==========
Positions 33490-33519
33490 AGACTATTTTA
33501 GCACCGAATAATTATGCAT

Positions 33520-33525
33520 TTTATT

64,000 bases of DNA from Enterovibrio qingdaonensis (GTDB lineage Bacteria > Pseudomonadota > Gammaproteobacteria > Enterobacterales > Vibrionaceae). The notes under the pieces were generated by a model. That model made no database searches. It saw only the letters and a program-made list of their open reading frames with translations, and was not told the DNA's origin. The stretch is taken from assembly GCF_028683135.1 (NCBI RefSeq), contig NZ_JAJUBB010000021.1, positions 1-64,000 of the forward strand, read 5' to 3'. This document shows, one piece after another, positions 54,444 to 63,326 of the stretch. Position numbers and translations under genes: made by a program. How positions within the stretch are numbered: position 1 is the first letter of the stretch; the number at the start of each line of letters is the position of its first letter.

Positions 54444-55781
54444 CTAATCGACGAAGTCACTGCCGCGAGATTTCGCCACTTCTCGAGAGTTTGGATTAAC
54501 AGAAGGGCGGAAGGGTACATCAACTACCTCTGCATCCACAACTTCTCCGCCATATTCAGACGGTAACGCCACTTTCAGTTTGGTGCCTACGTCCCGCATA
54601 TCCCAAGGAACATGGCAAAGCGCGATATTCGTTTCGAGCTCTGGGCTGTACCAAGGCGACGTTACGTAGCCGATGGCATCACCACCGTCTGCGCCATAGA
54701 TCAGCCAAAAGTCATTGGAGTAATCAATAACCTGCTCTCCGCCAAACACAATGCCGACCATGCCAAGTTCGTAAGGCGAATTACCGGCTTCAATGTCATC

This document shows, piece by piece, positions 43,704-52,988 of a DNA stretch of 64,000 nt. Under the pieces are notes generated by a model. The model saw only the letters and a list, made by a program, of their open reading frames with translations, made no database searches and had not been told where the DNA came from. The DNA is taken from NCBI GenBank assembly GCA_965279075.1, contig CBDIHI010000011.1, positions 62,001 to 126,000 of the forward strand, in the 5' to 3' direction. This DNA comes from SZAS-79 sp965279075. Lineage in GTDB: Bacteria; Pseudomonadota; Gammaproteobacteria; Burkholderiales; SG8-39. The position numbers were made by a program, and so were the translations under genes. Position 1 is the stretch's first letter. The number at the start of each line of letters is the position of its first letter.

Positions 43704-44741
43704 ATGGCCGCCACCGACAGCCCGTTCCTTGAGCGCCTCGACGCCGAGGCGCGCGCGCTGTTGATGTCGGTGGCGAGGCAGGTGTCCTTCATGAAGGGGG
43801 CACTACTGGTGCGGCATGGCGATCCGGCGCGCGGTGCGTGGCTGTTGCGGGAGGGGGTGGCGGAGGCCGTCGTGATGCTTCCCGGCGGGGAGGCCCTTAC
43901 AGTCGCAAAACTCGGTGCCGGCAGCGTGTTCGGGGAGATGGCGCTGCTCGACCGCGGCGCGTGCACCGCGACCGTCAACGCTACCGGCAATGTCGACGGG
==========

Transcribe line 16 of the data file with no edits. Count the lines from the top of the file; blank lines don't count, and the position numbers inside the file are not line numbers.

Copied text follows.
43901 AGTCGCAAAACTCGGTGCCGGCAGCGTGTTCGGGGAGATGGCGCTGCTCGACCGCGGCGCGTGCACCGCGACCGTCAACGCTACCGGCAATGTCGACGGG